Panelists Laud Defensive Branding To Curtail Online Damage

Defensive branding is nearly impossible unless companies have someone inside devoted solely to watching things. And the job might start with the CEO--whose role is, in part, to manage risk. Making the task that much harder, said panelists at Monday's "Consumer-Generated Media: The Age of Defensive Branding," is the long online memory of PR fiascos, thanks to search results that never forget.

David Dunn, GM/director of worldwide operations at global PR firm Edelman, one of the three panelists at the OMMA Conference and Expo session, said he was shocked that major companies whose brand reputations have taken a hit recently didn't see it coming, nor did they gird their loins for it.

"It's striking that we should have toy and food recalls [because of] outsourcing. The idea that these companies put their trust into others and didn't double-check is astonishing," he says. "And what the social media allows people to do is [to] jump all over companies when they make a mistake."



Rob Key, founder/CEO of Converseon, an Internet social-network marketing company, said a mistake will last forever, thanks to the potential for search results to continue to reveal--within the first three pages--fiascos, bad press or misconceptions long after they happened and been solved.

"Even when issues go away, Google 'remembers' them," he said. "We started looking a year and a half ago at Coca-Cola search engine results. On the third page was 'Killer Coke,' conspiracy theory blog about the company's putative operations in Colombia, proven untrue. Unfortunately, there's rubbernecking online where people link to it, and that becomes part of the algorithm. It was dismissed in court, but Google results still serve it. It will be there for a long time."

Max Kalehoff, vice president/marketing at Nielsen BuzzMetrics, kicked off the panel with a generally dour look at the online chatter about marketing. "There's a massive level of skepticism represented by some of the vernacular around advertising: 'spam,' 'bombarded,' 'soliciting', 'fraudulent', 'deceptive'; consumer skepticism is at a high level from blogs, boards, forums, video."

"We have entered the age of defensive branding: the art and science of protecting and promoting your brand when you have less control," he said.

Kalehoff listed the platforms from consumer blogs, media blogs, marketer blogs, audio blogs, video blogs and the latest, social networking, manifested in the largest marketing events of late around consumer-generated content.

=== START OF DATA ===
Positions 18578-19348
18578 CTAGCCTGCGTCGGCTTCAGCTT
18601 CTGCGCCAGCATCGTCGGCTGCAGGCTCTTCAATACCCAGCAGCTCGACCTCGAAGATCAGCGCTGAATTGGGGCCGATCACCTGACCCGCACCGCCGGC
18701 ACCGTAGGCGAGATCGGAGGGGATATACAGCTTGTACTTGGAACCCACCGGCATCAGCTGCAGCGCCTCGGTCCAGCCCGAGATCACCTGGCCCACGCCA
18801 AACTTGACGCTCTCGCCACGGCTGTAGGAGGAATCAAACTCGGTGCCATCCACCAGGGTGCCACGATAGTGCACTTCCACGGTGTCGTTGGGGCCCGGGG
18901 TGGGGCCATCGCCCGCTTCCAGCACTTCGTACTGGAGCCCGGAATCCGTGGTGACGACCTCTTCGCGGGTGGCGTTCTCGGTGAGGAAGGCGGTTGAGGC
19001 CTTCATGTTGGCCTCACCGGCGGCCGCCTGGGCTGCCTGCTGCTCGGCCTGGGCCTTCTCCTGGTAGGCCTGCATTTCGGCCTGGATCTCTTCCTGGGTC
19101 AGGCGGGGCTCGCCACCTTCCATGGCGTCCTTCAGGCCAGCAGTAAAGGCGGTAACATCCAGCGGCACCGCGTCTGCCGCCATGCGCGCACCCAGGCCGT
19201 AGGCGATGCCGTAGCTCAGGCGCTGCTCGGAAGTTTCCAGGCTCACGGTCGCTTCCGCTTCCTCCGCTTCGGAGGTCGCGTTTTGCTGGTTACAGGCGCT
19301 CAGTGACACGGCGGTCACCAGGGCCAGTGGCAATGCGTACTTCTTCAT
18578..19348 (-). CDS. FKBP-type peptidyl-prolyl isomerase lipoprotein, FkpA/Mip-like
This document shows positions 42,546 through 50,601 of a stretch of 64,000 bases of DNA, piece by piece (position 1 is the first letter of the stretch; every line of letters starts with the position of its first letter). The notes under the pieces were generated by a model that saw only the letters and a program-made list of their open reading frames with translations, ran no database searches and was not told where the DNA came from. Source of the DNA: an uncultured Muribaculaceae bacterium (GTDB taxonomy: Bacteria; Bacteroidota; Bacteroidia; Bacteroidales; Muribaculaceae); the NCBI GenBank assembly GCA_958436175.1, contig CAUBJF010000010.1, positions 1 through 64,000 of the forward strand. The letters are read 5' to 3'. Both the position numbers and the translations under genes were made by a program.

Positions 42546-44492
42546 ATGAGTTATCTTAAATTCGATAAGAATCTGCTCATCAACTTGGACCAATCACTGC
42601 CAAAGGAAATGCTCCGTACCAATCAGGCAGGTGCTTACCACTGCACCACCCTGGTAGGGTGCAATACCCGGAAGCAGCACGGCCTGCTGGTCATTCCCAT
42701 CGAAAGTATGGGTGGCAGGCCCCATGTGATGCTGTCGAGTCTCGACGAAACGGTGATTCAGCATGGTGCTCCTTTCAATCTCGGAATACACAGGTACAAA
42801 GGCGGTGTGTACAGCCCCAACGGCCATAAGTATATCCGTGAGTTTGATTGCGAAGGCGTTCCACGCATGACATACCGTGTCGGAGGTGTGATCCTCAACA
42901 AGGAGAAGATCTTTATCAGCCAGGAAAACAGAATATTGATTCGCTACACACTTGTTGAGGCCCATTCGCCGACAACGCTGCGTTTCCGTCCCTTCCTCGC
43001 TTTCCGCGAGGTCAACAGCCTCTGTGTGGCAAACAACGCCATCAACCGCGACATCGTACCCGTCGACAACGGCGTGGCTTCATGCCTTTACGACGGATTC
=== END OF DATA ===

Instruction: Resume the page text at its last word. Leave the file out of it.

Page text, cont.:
It is urgent, he said, that companies do defensive branding because "Dissatisfaction is viral. Adversaries and activist groups are empowered in new ways, and every consumer is a walking surveillance camera and computer router."

The good news, he said, is that brand Web sites are the second most trusted source after consumer recommendation.

Key said companies must begin by listening. "If you aren't listening, you can't engage with it."

Edelman's Dunn added that brands need to create an organization dedicated to social media, and also they need to teach marketers how to interpret raw data. "Often the agencies are presenting research reports, and the onus is on the brand to interpret. So there needs to be content expertise at the brand marketing level, to add to marketing expertise."

Key added that companies are not structured for that. "We are in a post-marketing discipline world. So, unless you have an organization that transcends silos, you can't react." Specifically, he explained, companies need the equivalent of a director of social media. "Two of our clients have created that role. This person interfaces with the CMO and CEO and tries to be that glue between disciplines. If I were to ask this room next year how many social media directors are in attendance, I hope more hands go up."

Key and Dunn both offered examples of social media strategies done wrong, then corrected. Key said Amway is a case study in why creating one's own 'living room' online is better by far than trying to subvert someone else's. "There were folks criticizing Amway in a blog Amway didn't control," he said. "Amway tried 'Googlebombing,' basically creating a lot of sites to displace the anti-Amway blog out of search results," he says--adding that the strategy didn't work. "They realized that if there's a conversation and it's negative, it's better to have it in your living room."

Amway created, where consumers could disagree with company policies. "When you do that, you are having the conversation in your living room and set the rules. But you must tolerate criticism."

Panelists agreed that social-network marketing shouldn't be perceived by marketers as solely a reflexive activity, limited to PR, but one that can add value to R&D, customer service, and marketing.

Said Dunn: "We work with a software maker who was launching a major product, and so created a large-scale engagement program," he said. "The program brought consumers into participation in product development. When the product had issues, the online community supported the product."

He noted that P&G has said 50% of its product innovation will come from outside the company in coming years, "so social media isn't just about taking, it's about bringing value to company in ways you didn't think of before."

Added Key: "The issue is, you have to tread carefully. Creating an environment online is good to do, but you have to establish rules and benchmarks."

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